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Modulation of gut microbiota impacts diet-induced and drug-induced alopecia in mice
  1. Siu Lam1,2,
  2. Jingwan Zhang1,3,
  3. Keli Yang1,
  4. Lok Cheung Chu1,
  5. Wenyi Zhu1,3,
  6. Whitney Tang1,3,
  7. Francis K L Chan1,3,
  8. Paul K S Chan2,4,
  9. William K K Wu5,
  10. Siew C Ng1,3
  1. 1Department of Medicine and Therapeutics, Institute of Digestive Disease, State Key Laboratory of Digestive Disease, Li Ka Shing Institute of Health Sciences, Center for Gut Microbiota Research, The Chinese University of Hong Kong, Hong Kong, Hong Kong
  2. 2Department of Microbiology, The Chinese University of Hong Kong, Hong Kong, Hong Kong
  3. 3Microbiota I-Center (MagIC), Hong Kong, Hong Kong
  4. 4Center for Gut Microbiota Research, The Chinese University of Hong Kong, Hong Kong, Hong Kong
  5. 5Department of Anaesthesia and Intensive Care, The Chinese University of Hong Kong, Hong Kong, Hong Kong
  1. Correspondence to Professor Siew C Ng, Department of Medicine and Therapeutics, The Chinese University of Hong Kong, Hong Kong, Hong Kong; siewchienng{at}cuhk.edu.hk

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We read with interest the work by Camilleri and Vella1 reporting the potential role of ‘leaky gut’ or reduced barrier function in some pathophysiological states. The detrimental effects of dietary emulsifiers on host intestinal barrier have also been evaluated.1–3 However, their role on promoting skin-related diseases and whether modulation of the microbiota can reversibly impact their underlying chemical effects are unknown. Herein, we showed that a common emulsifier, polysorbate-80 (P80), together with a soybean-deprived diet, promoted alopecia in mice. Importantly, the pathogenic process was exacerbated by antibiotics through aggravating gut dysbiosis and reversed following faecal microbiota transplantation (FMT) or administration of a targeted probiotic (Bifidobacterium longum HK003) isolated from faeces of healthy subjects (figures 1A–C and 2A,B).

Figure 1

Abx aggravates while FMT reverses alopecia in P80-administrated mice by altering gut microbiota composition. (A) Schematic diagram of different treatment interventions in mice (n=10, except n=8 for water-treated group). (B) Alopecia scores in water, P80, Abx and FMT groups were shown as mean±SEM (n=10, except n=8 for the water-treated group). *p<0.05, ***p<0.001, ****p<0.0001, one-way analysis of variance corrected for multiple comparisons followed by a Tukey test. (C) Gross appearance of an alopecic mouse before and after FMT. (D) PCoA of faecal microbiome in each treatment group of mice. (E) Phylum-level microbial compositions in each treatment group of mice (n=4). (F) Microbial compositions in pre-FMT and post-FMT mice (n=4). (G) The relative abundance of Akkermansia muciniphila in faeces of the mice administrated with different treatments. In box plots, middle lines in the …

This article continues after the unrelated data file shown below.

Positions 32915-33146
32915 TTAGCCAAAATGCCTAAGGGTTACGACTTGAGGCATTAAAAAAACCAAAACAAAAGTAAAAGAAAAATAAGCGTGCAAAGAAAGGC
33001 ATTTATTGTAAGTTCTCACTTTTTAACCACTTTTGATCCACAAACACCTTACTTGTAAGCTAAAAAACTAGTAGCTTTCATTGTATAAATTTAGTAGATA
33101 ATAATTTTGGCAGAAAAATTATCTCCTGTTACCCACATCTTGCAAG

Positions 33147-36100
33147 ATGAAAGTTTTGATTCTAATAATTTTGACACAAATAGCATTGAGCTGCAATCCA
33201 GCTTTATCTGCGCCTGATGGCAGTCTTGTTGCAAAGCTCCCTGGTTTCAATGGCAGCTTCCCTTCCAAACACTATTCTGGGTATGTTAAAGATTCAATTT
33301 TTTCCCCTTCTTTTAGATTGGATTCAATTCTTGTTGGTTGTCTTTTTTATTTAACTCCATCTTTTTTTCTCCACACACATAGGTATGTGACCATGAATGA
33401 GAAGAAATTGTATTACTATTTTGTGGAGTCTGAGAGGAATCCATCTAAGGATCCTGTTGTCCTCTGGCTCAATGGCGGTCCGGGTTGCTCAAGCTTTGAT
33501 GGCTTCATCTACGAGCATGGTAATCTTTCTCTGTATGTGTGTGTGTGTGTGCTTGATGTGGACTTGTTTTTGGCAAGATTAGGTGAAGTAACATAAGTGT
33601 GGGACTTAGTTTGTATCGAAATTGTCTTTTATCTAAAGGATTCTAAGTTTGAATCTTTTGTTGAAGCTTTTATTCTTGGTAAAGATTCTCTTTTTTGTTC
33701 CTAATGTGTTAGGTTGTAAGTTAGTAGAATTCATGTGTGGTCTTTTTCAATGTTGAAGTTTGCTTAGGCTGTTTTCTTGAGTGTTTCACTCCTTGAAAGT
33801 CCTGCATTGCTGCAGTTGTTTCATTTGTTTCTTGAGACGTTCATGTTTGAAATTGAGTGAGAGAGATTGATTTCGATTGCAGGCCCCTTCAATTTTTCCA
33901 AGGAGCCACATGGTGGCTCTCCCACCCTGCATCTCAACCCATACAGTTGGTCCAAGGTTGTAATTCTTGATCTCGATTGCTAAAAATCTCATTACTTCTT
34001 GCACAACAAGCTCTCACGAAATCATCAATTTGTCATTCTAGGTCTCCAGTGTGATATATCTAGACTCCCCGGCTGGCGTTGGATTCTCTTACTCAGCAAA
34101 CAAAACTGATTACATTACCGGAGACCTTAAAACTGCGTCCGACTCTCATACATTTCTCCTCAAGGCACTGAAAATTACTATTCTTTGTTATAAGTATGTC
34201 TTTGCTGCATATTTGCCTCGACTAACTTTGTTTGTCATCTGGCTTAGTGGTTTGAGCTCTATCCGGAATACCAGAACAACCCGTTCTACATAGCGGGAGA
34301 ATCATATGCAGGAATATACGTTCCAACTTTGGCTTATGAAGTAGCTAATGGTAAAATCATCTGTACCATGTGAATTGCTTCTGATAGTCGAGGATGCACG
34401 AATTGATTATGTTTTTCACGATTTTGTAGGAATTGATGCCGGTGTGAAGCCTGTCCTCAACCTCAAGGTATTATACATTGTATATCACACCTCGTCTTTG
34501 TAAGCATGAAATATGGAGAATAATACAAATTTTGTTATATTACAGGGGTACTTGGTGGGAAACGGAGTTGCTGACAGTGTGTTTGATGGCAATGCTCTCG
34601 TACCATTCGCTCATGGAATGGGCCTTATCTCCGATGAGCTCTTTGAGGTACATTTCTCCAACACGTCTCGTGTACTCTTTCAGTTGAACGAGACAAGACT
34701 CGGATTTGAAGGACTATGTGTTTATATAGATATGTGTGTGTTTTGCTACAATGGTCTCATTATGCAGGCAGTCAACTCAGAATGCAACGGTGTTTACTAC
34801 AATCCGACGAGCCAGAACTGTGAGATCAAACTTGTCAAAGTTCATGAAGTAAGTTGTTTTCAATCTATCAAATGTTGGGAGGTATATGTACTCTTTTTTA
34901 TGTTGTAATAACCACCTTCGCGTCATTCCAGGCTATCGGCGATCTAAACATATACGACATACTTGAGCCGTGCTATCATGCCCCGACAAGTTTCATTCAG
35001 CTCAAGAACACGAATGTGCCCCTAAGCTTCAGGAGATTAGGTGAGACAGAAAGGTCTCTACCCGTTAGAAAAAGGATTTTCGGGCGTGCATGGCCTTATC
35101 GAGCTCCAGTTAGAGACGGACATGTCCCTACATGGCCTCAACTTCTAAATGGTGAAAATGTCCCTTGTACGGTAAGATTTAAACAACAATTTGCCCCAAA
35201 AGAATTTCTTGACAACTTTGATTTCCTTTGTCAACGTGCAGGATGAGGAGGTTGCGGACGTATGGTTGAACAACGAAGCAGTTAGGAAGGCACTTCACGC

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Footnotes

  • Contributors SL conceived the study, performed the experiments and data analysis, and drafted the manuscript. JZ performed the experiments, supervised the study and revised the manuscript. TZ and KY performed the experiments and provided intellectual contribution and critical comments on the manuscript. LCC performed the experiments. WYZ performed probiotics isolation and matrix-assisted laser desorption ionization time-of-flight mass spectrometry (MALDI-TOF MS) analysis. FKLC, PKSC and WKKW provided intellectual contribution and critical comments on the manuscript. SCN supervised the study and revised the manuscript.

  • Funding The authors have not declared a specific grant for this research from any funding agency in the public, commercial or not-for-profit sectors.

  • Competing interests FKLC and SCN are co-founders and in the board of GenieBiome Ltd. JZ, FKLC, and SCN are inventors of a patent application (US provisional patent application no. 63/281,887) in connection with this work. WT is employee of GenieBiome Ltd. All other authors declare that there are no competing interests.

  • Provenance and peer review Not commissioned; internally peer reviewed.

  • Supplemental material This content has been supplied by the author(s). It has not been vetted by BMJ Publishing Group Limited (BMJ) and may not have been peer-reviewed. Any opinions or recommendations discussed are solely those of the author(s) and are not endorsed by BMJ. BMJ disclaims all liability and responsibility arising from any reliance placed on the content. Where the content includes any translated material, BMJ does not warrant the accuracy and reliability of the translations (including but not limited to local regulations, clinical guidelines, terminology, drug names and drug dosages), and is not responsible for any error and/or omissions arising from translation and adaptation or otherwise.

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